This is part four in a series of stories – you can see them all (to read in order) here. You can also sign up to the mailing list at the bottom to be notified when new stories are published. Please note that the stories do sometimes get quite dark and may include mentions of addiction and physical/mental abuse.
My dad’s business had managed to regain some stability, but he needed to be living back in the UK full-time to keep it afloat. While I’m never sure if he knew exactly what was going on in Athens, it was clear to him that we couldn’t live there forever. When he came back to get us, we were supposed to be returning to England as a family. The only issue was, mum didn’t want to go back. She was having far too much of a good time, apparently. Looking back, I think she was just scared. She could hide in Athens; nobody really knew her or what was going on. In England, she’d be going back to our hometown where she wouldn’t be able to hide from the world. Despite begging and pleading, dad couldn’t get her to board the plane with us. We went without her.
Life seemed to carry on as normal for the first few days, weeks, or months. Dad was looking after us, in a small council house that actually had more than one bedroom. Result! He was sad though. Even as a kid I could tell that he was sad. He would play soppy love songs from his extremely vast CD collection and mooch around the house, looking at the phone as if it might ring and mum would announce she was coming home. It did ring, occasionally. Usually, because she had run out of money or because she was sure it was someone’s birthday that she had forgotten. Sometimes she would even say that she was going to come home.
“When though, mum?” I’d ask.
“Really soon, I promise,” she’d reply.
One day, the phone rung. Dad had been crouched down, sorting through his ever-growing collection of soppy singles. He practically leaped at the phone and waved his hand at me to go upstairs. I couldn’t hear what was being said, but he was talking fast and excitedly. He then hung up and called someone else. I was perched at the top of the stairs, out of sight, but desperately trying to overhear. I’d always been a nosy kid. As he started coming up the stairs, I bolted into the bedroom as if I’d been there all along.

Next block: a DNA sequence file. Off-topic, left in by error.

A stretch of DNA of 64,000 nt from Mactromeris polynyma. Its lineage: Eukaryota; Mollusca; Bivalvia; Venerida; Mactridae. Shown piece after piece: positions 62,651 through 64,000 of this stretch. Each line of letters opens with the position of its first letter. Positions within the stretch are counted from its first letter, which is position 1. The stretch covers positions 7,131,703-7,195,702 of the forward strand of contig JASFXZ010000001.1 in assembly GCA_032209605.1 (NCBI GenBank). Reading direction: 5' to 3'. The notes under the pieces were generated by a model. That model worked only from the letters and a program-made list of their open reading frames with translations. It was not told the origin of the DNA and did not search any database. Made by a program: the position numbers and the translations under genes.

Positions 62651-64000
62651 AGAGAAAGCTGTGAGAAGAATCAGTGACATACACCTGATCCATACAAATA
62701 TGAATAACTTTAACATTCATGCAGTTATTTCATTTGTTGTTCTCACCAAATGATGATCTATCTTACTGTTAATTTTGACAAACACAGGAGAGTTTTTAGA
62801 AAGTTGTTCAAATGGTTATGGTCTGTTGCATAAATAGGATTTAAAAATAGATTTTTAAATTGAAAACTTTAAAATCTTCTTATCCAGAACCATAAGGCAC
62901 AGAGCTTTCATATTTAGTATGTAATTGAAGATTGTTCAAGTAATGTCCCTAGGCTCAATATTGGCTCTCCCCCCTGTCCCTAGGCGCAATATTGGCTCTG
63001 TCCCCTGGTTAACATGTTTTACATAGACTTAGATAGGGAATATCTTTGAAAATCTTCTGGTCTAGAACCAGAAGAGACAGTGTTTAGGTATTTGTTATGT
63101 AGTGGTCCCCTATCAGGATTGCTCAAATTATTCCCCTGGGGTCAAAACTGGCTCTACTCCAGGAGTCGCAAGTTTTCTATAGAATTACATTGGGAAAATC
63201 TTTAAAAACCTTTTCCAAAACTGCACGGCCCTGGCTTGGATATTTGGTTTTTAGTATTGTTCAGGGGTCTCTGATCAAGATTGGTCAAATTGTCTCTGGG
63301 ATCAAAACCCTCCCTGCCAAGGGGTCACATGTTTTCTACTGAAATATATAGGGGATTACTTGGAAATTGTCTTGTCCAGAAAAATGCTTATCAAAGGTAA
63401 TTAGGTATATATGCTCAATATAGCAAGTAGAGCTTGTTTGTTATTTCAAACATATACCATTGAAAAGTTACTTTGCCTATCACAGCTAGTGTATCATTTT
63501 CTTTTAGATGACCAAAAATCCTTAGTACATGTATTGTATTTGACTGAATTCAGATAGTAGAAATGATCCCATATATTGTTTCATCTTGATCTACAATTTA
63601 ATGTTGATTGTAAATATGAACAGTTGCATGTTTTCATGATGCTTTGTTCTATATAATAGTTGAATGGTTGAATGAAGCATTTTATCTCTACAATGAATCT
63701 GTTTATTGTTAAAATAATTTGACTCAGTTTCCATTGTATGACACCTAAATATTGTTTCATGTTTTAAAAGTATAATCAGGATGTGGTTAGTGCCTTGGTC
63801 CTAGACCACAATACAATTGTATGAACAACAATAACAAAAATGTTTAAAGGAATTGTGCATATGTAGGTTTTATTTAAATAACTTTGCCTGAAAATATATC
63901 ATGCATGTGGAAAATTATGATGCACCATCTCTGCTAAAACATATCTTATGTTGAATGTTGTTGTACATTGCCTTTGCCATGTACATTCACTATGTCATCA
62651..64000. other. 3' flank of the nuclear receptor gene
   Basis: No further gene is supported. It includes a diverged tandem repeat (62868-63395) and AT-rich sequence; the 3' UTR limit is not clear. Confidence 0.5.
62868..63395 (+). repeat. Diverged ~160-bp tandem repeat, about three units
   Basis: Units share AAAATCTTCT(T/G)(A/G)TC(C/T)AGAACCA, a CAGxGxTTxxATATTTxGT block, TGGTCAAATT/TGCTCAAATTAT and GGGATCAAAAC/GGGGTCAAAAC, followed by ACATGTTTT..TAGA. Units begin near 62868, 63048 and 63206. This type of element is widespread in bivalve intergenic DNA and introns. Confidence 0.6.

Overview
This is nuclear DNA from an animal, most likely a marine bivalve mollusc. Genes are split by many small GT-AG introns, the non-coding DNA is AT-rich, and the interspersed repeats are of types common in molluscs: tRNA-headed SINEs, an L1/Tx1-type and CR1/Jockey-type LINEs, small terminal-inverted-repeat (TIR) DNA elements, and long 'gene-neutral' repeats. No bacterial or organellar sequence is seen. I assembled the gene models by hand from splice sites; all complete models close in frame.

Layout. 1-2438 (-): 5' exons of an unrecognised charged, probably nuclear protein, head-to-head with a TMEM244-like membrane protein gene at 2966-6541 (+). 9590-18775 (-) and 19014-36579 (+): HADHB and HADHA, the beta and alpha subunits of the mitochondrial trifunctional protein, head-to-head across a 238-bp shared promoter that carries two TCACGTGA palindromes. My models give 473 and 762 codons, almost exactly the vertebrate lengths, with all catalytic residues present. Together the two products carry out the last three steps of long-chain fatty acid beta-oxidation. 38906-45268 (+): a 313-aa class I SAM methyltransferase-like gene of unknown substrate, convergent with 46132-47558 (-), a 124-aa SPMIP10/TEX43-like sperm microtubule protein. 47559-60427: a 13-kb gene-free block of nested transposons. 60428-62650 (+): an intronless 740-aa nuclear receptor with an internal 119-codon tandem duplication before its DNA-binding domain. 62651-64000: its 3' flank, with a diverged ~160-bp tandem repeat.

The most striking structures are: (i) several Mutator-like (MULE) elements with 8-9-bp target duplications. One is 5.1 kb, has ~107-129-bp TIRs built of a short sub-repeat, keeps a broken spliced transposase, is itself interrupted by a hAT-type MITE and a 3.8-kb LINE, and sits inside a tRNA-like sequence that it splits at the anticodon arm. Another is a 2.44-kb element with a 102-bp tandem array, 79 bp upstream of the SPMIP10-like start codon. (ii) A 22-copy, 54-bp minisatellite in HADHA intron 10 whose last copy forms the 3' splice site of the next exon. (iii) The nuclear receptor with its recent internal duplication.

“She’s coming home,” he smiled.
The following weekend we went shopping. I couldn’t remember the last time I had been clothes shopping, so this felt like a momentous occasion. Dad had said that we all needed a special ‘Welcome Home’ outfit for when we went to meet mum at the airport. We went into C&A (whatever happened to that shop?!) where I was given basically free reign of the whole place, while dad picked out outfits for himself and my two siblings. It felt like the best day ever, but I knew that actually it was just the prequel to the best day ever. The real best day ever would be when we went to pick mum up from the airport in a couple of days.
I browsed through the jeans, jumpers, skirts, and dresses, without feeling much inspiration. Then I saw it. Almost tucked away was the most beautiful outfit I had ever seen in my life. It was a powder blue blazer and skirt, made out of really soft, almost velour material. Don’t judge me, this was the ‘90s. I already had school shirts, so I figured I could match my super cool suit combo with a school shirt and I’d look so grown up. Mum would be so proud. I showed dad and he laughed at me, before realising I was being deadly serious. This was my special ‘Welcome Home’ outfit, whether he liked it or not. I got the suit.
A few days later, we made the hour drive to the airport all dressed in our special ‘Welcome Home’ outfits. Dad was wearing a salmon pink shirt and he had the biggest bunch of flowers I’d ever seen in the boot. The plane was running a little late, so we hung around in the arrivals area for what seemed like forever. Dad was pacing like he used to do whenever Arsenal was on the TV. Eventually, we saw that the plane had landed and people started filing out of passport control and into the arrivals. We stood right at the front. Dad clutching the giant bunch of flowers and me smoothing down my suit. As the throng of people started to thin out, I could see the smile on my dad’s face start to waver.
We waited and waited. It felt like days before dad finally turned to us and said,
“Silly me! I must have got the flight times wrong! Let’s go home and mummy will be home before we know it.”
I knew he was lying. We got home and I practically ripped my powder blue suit off and stuffed it into the corner of the tiny bedroom I shared with my two siblings. I wanted it out of my sight. I felt so stupid as I started crying. I thought that powder blue suit would make me more grown-up, yet here I was crying like a baby. This wouldn’t be the first time we would all trek to the airport to pick up mum, only to return home disappointed when she didn’t arrive. Sometimes she’d tell us she wasn’t coming. Other times we’d find out after that she had been stopped at security for being too drunk or because, once, she told them she had a bomb in her bag. While that stunt may have been something else, nothing prepared us for what was going to happen just months later.